[Spellyans] honen and onen
craig at agantavas.org
Tue Nov 25 10:27:56 GMT 2008
Ray does have a point, as schwa is fast disappearing from English
pronunciation thanks to television/radio; a habit that might well
creep into Cornish as all its present day speakers are first-language
(typical examples: the surname Lomas, formerly "LOE-mus", now heard
on BBC/ITV as "LOE-mass"' and Zennor ("ZEN-ur") as "ZEN-aw").
On 25 Du 2008, at 08:41, Ray Chubb wrote:
> I note that an earlier spec. for the SWF had 'onan' but 'honen', so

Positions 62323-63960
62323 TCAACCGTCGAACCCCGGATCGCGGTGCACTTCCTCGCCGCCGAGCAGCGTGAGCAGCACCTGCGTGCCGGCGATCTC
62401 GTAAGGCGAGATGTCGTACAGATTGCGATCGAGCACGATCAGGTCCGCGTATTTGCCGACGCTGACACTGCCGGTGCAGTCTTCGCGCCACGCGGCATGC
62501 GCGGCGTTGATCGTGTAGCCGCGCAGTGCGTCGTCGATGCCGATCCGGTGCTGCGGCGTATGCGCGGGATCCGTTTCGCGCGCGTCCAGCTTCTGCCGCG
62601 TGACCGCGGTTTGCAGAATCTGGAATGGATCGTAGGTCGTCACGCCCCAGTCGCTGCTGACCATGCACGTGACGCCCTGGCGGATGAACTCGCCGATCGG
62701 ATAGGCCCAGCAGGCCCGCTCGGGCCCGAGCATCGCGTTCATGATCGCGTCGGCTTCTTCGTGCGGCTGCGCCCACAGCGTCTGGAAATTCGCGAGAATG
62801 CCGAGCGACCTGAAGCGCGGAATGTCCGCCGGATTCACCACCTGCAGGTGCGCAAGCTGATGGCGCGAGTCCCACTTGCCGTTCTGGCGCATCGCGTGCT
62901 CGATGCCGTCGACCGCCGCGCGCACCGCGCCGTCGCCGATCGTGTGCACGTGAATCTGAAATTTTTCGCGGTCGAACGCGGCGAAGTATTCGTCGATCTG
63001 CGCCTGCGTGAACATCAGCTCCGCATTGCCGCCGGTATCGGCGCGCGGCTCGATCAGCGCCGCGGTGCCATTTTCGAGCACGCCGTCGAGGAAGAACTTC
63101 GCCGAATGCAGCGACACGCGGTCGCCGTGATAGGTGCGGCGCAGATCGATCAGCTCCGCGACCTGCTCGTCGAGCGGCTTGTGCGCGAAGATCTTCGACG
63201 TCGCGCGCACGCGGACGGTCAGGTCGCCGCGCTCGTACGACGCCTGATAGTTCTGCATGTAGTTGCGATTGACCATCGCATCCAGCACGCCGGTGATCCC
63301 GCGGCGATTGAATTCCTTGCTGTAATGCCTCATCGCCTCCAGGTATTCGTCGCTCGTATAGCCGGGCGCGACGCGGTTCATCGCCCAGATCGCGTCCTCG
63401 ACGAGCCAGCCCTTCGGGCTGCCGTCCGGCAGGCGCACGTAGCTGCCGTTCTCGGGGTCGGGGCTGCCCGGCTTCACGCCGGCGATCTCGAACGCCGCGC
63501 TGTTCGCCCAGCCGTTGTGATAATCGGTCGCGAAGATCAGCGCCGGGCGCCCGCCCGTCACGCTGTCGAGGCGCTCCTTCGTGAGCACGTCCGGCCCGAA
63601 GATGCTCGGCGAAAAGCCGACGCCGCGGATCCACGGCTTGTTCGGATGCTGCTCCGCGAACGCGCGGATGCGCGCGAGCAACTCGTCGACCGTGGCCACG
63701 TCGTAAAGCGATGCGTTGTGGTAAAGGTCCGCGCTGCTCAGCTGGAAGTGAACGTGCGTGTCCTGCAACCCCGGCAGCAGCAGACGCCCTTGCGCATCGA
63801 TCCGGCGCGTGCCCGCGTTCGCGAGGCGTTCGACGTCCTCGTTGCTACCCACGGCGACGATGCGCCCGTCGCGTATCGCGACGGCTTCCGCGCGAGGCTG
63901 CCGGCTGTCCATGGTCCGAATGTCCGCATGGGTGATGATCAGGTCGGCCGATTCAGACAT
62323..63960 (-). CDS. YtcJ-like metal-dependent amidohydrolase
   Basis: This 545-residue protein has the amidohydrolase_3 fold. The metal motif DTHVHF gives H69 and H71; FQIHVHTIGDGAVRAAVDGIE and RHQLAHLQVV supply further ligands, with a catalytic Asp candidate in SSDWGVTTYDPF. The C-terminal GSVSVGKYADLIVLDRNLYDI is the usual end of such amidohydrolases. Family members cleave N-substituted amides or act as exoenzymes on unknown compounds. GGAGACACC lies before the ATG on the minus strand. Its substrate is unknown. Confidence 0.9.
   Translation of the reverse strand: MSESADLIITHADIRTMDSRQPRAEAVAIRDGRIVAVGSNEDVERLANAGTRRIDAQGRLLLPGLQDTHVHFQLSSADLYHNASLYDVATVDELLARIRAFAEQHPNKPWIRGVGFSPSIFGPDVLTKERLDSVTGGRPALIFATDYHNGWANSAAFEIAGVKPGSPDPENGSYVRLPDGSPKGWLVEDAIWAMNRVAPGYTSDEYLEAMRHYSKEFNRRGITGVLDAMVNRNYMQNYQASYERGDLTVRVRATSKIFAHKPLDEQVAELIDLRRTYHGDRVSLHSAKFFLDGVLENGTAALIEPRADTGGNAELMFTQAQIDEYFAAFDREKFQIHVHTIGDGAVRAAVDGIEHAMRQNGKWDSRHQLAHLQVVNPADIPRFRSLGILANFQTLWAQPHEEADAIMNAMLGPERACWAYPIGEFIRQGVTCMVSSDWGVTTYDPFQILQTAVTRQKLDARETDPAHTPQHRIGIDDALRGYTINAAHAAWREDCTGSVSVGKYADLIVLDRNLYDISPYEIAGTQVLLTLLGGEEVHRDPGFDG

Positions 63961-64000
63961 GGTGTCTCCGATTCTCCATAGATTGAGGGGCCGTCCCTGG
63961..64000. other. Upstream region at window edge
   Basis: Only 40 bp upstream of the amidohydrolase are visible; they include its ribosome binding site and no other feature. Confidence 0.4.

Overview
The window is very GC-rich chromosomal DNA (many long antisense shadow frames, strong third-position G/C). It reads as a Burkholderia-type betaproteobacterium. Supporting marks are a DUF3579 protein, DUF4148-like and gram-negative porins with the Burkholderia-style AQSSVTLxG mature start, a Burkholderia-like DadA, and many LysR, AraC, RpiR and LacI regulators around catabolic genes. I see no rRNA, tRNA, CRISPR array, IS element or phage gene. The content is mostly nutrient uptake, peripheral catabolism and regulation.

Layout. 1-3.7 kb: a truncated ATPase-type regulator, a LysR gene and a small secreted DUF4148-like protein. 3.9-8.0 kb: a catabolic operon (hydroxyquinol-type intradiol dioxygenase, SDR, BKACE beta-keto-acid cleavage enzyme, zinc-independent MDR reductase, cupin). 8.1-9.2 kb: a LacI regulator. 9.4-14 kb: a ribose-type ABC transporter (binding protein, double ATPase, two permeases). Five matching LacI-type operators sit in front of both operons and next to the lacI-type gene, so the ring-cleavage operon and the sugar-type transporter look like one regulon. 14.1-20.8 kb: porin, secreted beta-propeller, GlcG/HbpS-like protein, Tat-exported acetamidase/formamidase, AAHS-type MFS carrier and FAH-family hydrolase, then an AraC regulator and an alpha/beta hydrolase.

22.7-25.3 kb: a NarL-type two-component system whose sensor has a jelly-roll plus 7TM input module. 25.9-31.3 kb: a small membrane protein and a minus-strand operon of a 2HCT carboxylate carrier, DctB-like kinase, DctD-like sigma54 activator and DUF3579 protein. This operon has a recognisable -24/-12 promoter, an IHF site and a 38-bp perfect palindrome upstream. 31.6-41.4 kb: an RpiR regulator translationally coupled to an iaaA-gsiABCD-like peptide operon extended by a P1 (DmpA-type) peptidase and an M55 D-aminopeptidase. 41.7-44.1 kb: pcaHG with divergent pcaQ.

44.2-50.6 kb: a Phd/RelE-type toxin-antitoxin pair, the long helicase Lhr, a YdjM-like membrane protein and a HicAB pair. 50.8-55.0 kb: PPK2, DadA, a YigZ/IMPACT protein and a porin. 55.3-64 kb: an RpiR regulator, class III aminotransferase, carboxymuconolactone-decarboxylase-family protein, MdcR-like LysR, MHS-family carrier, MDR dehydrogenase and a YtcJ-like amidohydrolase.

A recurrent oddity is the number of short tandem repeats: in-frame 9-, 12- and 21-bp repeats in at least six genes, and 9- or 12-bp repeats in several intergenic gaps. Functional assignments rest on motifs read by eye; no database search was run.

> how did 'honan' slip in?
> My concern in all this is that the very people who we would most
> like to learn Cornish, (I hope that is the view of us all), will
> pronounce the 'a' in both cases as a long 'a'. This concern
> overrides any argument about etymology or a rule that vowels had to
> follow KK.
> On 24 Du 2008, at 20:34, nicholas williams wrote:
>> It is not traditional. I suspect it came from my dictionary. But if
>> Gorseth Kernow is using it, it is in use and honan, although a
>> traditional spelling is out of alignment with it.
>> On 24 Nov 2008, at 19:17, Daniel Prohaska wrote:
>>> Is <honensys> a traditionally attested word? Could the /e/ come
>>> from secondary i-umlaut of /a/?
>> Spellyans mailing list
>> Spellyans at kernowek.net
> Ray Chubb
> Spellyans mailing list
> Spellyans at kernowek.net
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